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Craig is a tiny town on an island in Alaska, so small that everybody knows each other. When a woman ended up murdered, police suspected someone she knew was behind it — but the culprit was even closer to home than they thought.
On Sunday, Nov 14, 2004 Robert Claus, now a retired Alaska state trooper, went into work at the police station in Crag only to receive a call that a hunter had found a burning van with potential human remains in it over on a logging road that was essentially in the middle of nowhere.
Claus raced to the scene, where the car was still smoldering. Human remains were in the backseat of the car.
"The remains had been almost completely destroyed by the fire," Claus told "Fatal Frontier: Evil In Alaska," airing Sundays at 7/6c on Oxygen.
It initially seemed like an accident. But as investigators inspected the scene, they found no sign of a driver who would have been in the front seat. Other strange aspects of the scene told authorities the car hadn't crashed, but had instead been set on fire.
"The fire was clearly set by someone and not an accident in any shape or form. It was murder," Claus told producers.
Anchorage's police department was called in to help, and Claus waited at the crime scene overnight to make sure no animals or weather disturbed the body. During the night, a call came in: a local man named Doc Waterman reported his wife, Lauri Waterman, was missing. She had last been seen at a Chamber of Commerce dinner 24 hours before. Her Chrysler minivan was also gone. The car investigators had found was clearly a Chrysler minivan.
After help arrived, the body was sent in for an autopsy, where dental records confirmed the victim was Lauri Waterman. The car was also taken in and identified as the Watermans' vehicle.
Doc and Lauri were prominent members of the community. Doc was a decorated serviceman who had met Lauri in Utah. Together, they moved to Alaska. They were parents to two children. Lauri in particular was described as thoughtful "and helpful, so eager to give help," by her friend Victoria Merritt.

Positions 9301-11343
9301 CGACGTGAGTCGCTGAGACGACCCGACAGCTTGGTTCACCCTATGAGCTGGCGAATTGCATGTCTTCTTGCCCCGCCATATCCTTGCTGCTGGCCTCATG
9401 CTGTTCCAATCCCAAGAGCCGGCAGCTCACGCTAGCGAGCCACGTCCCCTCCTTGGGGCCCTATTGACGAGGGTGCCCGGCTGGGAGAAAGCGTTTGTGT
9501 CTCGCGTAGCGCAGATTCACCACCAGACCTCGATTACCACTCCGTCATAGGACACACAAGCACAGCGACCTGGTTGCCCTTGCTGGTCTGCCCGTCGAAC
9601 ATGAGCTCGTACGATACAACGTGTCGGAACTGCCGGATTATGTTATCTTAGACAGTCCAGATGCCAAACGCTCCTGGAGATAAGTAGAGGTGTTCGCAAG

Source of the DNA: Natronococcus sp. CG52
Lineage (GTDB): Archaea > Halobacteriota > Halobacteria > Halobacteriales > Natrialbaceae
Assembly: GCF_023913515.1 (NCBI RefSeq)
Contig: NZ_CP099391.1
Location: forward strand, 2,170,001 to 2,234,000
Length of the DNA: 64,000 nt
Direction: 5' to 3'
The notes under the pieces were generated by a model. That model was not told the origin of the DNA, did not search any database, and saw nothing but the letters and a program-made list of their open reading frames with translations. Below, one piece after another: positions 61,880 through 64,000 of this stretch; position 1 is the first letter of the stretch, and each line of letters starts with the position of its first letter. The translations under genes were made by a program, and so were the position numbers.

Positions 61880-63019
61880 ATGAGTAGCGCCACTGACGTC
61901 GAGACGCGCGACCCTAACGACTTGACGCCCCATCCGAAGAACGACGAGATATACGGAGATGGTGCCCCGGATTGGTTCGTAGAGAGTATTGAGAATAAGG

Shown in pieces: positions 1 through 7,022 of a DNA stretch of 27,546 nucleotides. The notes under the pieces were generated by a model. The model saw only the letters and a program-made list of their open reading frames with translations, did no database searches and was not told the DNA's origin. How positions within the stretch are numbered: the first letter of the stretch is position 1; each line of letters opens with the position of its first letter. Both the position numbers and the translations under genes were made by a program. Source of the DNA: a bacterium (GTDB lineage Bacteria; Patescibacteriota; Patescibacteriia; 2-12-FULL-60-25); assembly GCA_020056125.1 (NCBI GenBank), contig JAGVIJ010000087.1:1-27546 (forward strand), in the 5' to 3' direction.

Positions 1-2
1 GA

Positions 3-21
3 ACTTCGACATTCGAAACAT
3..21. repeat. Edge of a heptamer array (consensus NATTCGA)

Doc and the couple's children were all out of the house the weekend Lauri was killed. Doc had been on a trip to Juneau for a board meeting for the Girl Scouts, which he was heavily involved in. Daughter Rachelle, a 16-year-old high schooler, had been in Anchorage for a volleyball tournament. Son Jeffrey wasn't even in Alaska, as he was attending college in the mainland.
When Rachelle and Doc came back Sunday, they realized Lauri was gone. The only odd thing, Rachelle noted, was a bottle of wine that had been left out — her mother wasn't a drinker.
When investigators came to the home, they noted the clothes she wore to the Chamber of Commerce dinner were in the house, as were photos of the event. Clearly, Lauri had made it back to the home before she was killed. Other strange items were found: a tip of a rubber glove and fibers of a synthetic rope in the bedroom, and a footprint on a window sill. It seemed someone had broken into the home.